In boxing, there is dumb, dumber and then there is the ill-fated strategy Andre Berto employed in last November's fight against Robert Guerrero. You remember that Berto, right? The power puncher who spent most of his career clobbering opponents with right hands who inexplicably came out against Guerrero employing a (bad) shoulder roll defense that got him knocked down twice in the first two rounds and probably cost him the fight?
Yep, that's the one. Now, a fighter tinkering with his style isn't unusual. A fighter overhauling it and implementing a style very few fighters employ is highly unusual, especially since only one fighter (Floyd Mayweather Jr.) has mastered the technique Berto tried.
In a way though, it was fitting. The loss to Guerrero was a disastrous end to a disastrous stretch for the former welterweight champ. Earlier in 2012, Berto was busted for using a banned substance, offering a meek explanation (contamination that could have been attributed to eating tainted food) that few really believed. Before that, Berto was beaten up in a decision defeat to Victor Ortiz, his toughest -- and some would argue his only -- test to that point.
Nine months later, Berto is back, beginning the rebuilding process on Saturday, when he faces veteran brawler Jesus Soto-Karass at the AT&T Center in San Antonio (Showtime, 9 p.m.). As is custom for floundering fighters, Berto has undergone the requisite "transformation." He fired longtime trainer Tony Morgan (the trainer is always the scapegoat, isn't he?) and replaced him with SI.com's 2011 Trainer of the Year Virgil Hunter. Hunter has vowed to scrap the shoulder roll and force Berto to develop an identity, something Berto (surprise!) sounds eager to do.
"It's just a fact of just getting back to the basics on what I do," Berto (28-2) said. "That's to stay strong, stay good on my defense, work on my jab and work on my strong combinations and just be me at the end of the day. I have the hand speed. I have the power. I have the athleticism and it's just putting everything together. I believe being in a camp, Virg is able to see all of that. He feels that I can do whatever I want to do, but it's better just to stick to me and do what I do."
Trainers aren't miracle workers though, and there is plenty of evidence showing that even the best relationships take time. Wladimir Klitschko was knocked out by Lamon Brewster in his first fight with Emanuel Steward. Freddie Roach has waxed often about the challenges he faced working with Manny Pacquiao early on. Hunter, in fact, recently took over Amir Khan's corner and the results -- a pair of lackluster wins over Carlos Molina and Julio Diaz -- have been mediocre.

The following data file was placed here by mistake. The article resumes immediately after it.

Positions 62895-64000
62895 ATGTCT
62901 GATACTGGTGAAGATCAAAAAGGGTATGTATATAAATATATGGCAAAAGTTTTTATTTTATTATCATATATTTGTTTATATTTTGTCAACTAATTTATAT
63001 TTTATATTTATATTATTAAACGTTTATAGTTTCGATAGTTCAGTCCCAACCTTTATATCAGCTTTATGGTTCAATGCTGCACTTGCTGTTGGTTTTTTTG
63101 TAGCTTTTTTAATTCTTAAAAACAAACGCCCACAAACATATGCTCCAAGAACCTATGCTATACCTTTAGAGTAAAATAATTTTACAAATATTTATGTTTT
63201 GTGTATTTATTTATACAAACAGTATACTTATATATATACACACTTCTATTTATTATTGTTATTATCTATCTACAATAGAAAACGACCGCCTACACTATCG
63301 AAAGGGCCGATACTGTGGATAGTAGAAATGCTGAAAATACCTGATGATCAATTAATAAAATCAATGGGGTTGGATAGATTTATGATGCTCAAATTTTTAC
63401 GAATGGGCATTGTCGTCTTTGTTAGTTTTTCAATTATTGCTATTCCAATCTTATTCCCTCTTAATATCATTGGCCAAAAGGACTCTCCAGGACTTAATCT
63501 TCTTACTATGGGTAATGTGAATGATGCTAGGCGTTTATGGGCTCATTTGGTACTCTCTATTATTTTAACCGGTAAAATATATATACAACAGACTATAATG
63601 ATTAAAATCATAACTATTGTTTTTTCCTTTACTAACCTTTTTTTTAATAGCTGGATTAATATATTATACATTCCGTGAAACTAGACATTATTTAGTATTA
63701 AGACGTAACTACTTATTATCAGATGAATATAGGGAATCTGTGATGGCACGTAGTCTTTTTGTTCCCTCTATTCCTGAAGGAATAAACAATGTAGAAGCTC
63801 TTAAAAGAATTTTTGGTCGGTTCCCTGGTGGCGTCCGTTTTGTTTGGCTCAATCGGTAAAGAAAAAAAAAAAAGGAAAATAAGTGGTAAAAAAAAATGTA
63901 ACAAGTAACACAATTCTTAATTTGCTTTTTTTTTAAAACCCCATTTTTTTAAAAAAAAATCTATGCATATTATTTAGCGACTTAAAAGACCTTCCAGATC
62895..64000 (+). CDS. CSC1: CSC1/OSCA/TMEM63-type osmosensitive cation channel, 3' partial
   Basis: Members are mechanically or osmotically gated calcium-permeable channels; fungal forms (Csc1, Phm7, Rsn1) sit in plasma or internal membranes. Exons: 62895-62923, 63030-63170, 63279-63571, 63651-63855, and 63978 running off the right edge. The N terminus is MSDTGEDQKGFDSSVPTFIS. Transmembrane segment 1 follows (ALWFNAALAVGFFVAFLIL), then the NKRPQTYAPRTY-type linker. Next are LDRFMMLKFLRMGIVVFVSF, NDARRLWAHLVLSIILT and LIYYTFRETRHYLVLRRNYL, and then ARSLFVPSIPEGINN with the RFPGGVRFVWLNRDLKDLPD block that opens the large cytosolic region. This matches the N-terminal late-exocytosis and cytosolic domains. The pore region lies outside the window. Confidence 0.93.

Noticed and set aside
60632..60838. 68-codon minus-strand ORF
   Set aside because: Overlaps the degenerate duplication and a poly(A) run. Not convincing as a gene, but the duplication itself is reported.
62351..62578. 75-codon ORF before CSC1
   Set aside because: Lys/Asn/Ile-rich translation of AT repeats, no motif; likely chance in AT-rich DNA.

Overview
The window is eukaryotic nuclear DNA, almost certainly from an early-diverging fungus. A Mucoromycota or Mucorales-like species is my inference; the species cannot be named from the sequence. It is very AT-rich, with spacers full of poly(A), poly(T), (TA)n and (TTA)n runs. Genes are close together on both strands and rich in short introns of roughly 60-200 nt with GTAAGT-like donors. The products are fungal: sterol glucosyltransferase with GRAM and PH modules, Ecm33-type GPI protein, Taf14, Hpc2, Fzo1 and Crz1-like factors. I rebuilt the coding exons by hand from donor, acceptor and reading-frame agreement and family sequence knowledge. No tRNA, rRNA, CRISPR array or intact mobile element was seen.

Soto-Karass isn't the type of opponent to take too many chances against, either. Though far from elite, Soto-Karass (27-8-3) is as tough as they get. He has lost most of his notable fights (to Marcos Maidana, to Gabe Rosado, twice to Mike Jones) but has made opponents work in all of them. There is no finesse to Soto-Karass, no subtlety. He plows straight ahead, dares you to hit him on the chin, then tries to carpet bomb you with power shots of his own.
"I'm going to be ready for a war," Soto-Karass said.
Soto-Karass can win, if for no other reason than we still have no idea how good Berto really is. Berto is the poster boy for the Al Haymonization of boxing, the good-looking, hard-hitting power puncher who was spoon fed walking heavy bags for most of his career. Berto made millions drop-kicking opponents that would have made Roy Jones's myriad mandatories look like Hall of Famer's, opponents who collected a check, took a beating and then went home. When it came time to fight someone who fought back, Berto, predictably, looked lost.
Make no mistake, Ortiz and Guerrero are not A-level fighters. But they were a big step up from the D-pluses Berto was used to.
There are more second acts in boxing than in Hollywood, so to call Saturday night make or break for Berto, just 29, would be hyperbole. But it's a biggie. Win and Berto can catapult himself back into the mix of the top 147 pounders, back into a growing field that will soon be replenished by the handful of 140-pound stars who will soon be moving up. Lose -- especially to an opponent as one-dimensional as Soto-Karass -- and Berto will inch closer to gatekeeper status, a no-man's land no boxer wants to be.
"We go through our ups and downs, but the place where I'm at now is a great place," Berto said. "At the top of the year, I've made the changes that I need to make...so, I guess I'm just ready to get back to work and really to go in here and handle business like I know how to do."